This chapter discusses the specific features of an outbreak of poliomyelitis comprising nine paralytic cases and one nonparalytic case that occurred in Finland. The chapter presents detailed background information on the history of poliomyelitis and antipolio immunizations in Finland before this outbreak. Several lessons can be learned from this limited outbreak and from recent research in poliovirus epidemiology and immunology. Although the uncommon antigenic properties of the P3/Finland/84 strains were certainly not the only reason for the outbreak, this episode should justify international efforts to thoroughly characterize the range of antigenic variation among the currently circulating poliovirus strains. There is evidence that the genetic variation found among poliovirus strains is not only temporally but also geographically determined. Although this episode in Finland would not require other explanations besides the uncommon antigenic properties of the epidemic type 3 poliovirus strains and the consistent use of the relatively weakly immunogenic IPV preparation, this incident should also be taken as a warning for the unexpected drawbacks in vaccine-induced immunity. Humans vary in their capacity to respond to individual antigenic sites. Thus, a single antigenic site may not be enough for use as a vaccine in humans if a significant proportion of people happen to be poor responders to this particular site.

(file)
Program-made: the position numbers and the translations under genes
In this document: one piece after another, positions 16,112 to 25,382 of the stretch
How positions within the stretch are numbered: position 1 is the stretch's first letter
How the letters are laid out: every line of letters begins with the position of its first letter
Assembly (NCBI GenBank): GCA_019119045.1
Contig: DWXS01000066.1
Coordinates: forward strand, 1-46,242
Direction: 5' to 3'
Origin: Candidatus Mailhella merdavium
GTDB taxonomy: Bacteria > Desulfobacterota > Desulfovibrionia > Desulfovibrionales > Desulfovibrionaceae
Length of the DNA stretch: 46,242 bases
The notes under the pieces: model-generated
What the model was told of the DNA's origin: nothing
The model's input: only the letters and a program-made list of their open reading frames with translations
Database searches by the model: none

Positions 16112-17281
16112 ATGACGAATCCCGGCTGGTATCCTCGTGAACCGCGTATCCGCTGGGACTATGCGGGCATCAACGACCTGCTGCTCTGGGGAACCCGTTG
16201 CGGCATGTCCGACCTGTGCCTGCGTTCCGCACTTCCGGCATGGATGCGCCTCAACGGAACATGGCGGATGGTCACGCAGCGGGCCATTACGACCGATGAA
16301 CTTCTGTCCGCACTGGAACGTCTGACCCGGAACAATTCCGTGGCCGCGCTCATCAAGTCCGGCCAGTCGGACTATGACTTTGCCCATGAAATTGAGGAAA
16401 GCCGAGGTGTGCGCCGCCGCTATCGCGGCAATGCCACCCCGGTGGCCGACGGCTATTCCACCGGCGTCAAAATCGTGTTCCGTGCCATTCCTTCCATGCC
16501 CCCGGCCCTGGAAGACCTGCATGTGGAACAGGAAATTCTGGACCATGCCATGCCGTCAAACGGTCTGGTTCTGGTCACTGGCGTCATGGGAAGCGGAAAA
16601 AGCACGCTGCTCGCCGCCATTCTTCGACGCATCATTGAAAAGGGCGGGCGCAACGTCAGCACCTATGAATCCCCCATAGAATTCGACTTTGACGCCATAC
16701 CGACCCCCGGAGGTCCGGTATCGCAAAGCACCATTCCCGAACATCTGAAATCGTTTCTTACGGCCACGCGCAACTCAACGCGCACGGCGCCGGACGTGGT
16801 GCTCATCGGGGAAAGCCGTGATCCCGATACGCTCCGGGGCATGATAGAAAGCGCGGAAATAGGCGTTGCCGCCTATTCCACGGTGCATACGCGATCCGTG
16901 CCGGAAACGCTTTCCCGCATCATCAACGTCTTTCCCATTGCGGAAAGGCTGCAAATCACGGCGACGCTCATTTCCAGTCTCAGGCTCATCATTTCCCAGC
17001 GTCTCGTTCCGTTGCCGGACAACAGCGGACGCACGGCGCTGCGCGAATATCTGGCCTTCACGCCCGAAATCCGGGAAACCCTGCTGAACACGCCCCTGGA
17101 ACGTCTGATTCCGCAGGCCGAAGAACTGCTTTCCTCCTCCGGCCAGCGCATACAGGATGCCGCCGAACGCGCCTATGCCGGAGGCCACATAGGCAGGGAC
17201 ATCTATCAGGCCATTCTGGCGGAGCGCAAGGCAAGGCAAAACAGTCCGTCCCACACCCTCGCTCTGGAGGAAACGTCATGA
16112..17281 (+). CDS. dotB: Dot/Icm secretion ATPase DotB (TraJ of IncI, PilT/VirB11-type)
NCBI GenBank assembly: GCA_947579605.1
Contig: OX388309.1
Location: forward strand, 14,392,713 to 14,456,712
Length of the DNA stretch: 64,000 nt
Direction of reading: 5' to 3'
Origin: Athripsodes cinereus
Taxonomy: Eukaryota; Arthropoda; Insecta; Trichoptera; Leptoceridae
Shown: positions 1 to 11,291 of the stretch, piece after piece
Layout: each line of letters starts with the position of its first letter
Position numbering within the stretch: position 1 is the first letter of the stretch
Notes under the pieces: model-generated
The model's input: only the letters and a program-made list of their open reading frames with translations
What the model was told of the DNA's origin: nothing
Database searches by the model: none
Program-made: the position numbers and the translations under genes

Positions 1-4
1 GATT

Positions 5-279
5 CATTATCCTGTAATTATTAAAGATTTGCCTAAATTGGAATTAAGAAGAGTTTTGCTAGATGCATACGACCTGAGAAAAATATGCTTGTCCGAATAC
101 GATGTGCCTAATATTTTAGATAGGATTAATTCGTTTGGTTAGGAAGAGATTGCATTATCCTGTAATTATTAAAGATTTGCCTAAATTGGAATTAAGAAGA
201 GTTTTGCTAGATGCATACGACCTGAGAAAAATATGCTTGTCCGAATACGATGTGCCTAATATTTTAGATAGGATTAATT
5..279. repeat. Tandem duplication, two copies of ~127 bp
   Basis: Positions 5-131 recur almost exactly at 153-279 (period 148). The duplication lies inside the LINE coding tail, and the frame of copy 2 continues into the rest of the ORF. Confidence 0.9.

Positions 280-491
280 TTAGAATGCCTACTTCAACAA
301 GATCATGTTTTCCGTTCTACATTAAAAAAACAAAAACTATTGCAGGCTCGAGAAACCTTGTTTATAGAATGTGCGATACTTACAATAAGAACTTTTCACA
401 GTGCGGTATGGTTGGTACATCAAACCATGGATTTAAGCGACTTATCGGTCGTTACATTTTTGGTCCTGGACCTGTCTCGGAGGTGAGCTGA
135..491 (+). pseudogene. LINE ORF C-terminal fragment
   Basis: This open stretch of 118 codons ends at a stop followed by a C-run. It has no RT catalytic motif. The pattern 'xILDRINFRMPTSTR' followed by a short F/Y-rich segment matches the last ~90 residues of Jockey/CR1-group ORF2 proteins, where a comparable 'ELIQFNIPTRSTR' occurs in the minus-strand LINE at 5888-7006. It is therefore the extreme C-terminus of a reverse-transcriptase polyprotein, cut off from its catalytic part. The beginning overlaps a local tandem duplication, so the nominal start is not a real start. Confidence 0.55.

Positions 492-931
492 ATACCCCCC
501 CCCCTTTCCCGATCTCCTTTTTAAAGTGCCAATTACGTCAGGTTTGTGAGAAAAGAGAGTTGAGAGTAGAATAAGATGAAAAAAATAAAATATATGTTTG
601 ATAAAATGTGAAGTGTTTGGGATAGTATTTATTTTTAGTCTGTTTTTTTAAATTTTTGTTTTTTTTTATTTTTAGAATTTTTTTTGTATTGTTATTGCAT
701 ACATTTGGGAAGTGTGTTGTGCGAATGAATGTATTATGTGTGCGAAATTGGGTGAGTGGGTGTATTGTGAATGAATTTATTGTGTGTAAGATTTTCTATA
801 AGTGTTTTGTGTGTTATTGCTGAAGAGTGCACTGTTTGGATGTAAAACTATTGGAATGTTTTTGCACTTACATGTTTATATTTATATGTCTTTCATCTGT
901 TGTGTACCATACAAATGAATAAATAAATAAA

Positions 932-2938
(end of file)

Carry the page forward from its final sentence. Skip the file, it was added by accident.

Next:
Article
In 1959, 5-iodo-2'-deoxyuridine (IDU) was described, the first antiviral drug ever to be (and still) marketed (for the topical treatment of herpetic keratitis). Now 50 years following the description (of the synthesis) of IDU, we have 50 compounds on the market that have been licensed for clinical use in the treatment of virus infections. Of those 50, exactly 25 have been formally approved as anti-HIV drugs; the other 25 have been formally approved for the treatment of other virus infections: herpes simplex virus (HSV), varicella-zoster virus (VZV), cytomegalovirus (CMV), hepatitis B virus (HBV), hepatitis C virus (HCV), and influenza virus infections.
 
Article